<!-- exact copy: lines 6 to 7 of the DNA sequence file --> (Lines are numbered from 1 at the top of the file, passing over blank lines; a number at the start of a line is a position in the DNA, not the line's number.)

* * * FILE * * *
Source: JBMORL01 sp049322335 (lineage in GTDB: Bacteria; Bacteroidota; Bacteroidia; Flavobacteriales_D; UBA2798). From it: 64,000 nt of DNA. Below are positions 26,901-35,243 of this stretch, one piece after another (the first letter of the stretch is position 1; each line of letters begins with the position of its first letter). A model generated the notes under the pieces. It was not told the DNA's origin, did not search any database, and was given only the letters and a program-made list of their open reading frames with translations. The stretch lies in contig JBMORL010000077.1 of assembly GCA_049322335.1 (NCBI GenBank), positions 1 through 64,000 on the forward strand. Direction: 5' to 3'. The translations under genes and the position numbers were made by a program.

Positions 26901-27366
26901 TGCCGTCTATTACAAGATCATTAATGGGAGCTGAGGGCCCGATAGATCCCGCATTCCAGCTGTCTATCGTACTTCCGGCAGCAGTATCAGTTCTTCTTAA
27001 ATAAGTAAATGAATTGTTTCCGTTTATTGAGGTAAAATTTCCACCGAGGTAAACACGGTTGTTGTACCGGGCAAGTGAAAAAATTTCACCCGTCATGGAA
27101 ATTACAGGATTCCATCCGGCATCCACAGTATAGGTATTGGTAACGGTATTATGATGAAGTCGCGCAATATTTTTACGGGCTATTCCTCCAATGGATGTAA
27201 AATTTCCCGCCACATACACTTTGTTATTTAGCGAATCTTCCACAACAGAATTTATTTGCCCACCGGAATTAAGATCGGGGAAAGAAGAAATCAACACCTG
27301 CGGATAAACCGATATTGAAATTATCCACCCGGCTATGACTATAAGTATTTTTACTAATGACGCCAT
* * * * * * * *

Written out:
27201 AATTTCCCGCCACATACACTTTGTTATTTAGCGAATCTTCCACAACAGAATTTATTTGCCCACCGGAATTAAGATCGGGGAAAGAAGAAATCAACACCTG
27301 CGGATAAACCGATATTGAAATTATCCACCCGGCTATGACTATAAGTATTTTTACTAATGACGCCAT